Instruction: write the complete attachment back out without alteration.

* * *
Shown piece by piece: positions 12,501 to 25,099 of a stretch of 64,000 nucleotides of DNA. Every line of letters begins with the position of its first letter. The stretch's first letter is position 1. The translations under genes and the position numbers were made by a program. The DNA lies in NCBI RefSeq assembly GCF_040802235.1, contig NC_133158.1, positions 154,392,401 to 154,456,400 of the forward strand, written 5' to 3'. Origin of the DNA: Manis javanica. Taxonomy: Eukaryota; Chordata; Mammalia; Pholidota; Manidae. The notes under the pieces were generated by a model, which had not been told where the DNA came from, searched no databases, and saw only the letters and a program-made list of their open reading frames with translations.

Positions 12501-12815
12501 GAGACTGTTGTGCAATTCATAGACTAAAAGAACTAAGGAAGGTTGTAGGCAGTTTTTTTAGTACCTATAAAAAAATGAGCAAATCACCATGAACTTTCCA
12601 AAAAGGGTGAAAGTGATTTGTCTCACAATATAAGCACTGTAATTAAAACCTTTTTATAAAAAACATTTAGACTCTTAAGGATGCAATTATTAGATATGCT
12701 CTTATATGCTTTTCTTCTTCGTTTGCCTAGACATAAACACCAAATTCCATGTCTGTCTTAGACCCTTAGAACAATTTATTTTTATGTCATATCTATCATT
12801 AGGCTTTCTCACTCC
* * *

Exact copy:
Shown piece by piece: positions 12,501 to 25,099 of a stretch of 64,000 nucleotides of DNA. Every line of letters begins with the position of its first letter. The stretch's first letter is position 1. The translations under genes and the position numbers were made by a program. The DNA lies in NCBI RefSeq assembly GCF_040802235.1, contig NC_133158.1, positions 154,392,401 to 154,456,400 of the forward strand, written 5' to 3'. Origin of the DNA: Manis javanica. Taxonomy: Eukaryota; Chordata; Mammalia; Pholidota; Manidae. The notes under the pieces were generated by a model, which had not been told where the DNA came from, searched no databases, and saw only the letters and a program-made list of their open reading frames with translations.

Positions 12501-12815
12501 GAGACTGTTGTGCAATTCATAGACTAAAAGAACTAAGGAAGGTTGTAGGCAGTTTTTTTAGTACCTATAAAAAAATGAGCAAATCACCATGAACTTTCCA
12601 AAAAGGGTGAAAGTGATTTGTCTCACAATATAAGCACTGTAATTAAAACCTTTTTATAAAAAACATTTAGACTCTTAAGGATGCAATTATTAGATATGCT
12701 CTTATATGCTTTTCTTCTTCGTTTGCCTAGACATAAACACCAAATTCCATGTCTGTCTTAGACCCTTAGAACAATTTATTTTTATGTCATATCTATCATT
12801 AGGCTTTCTCACTCC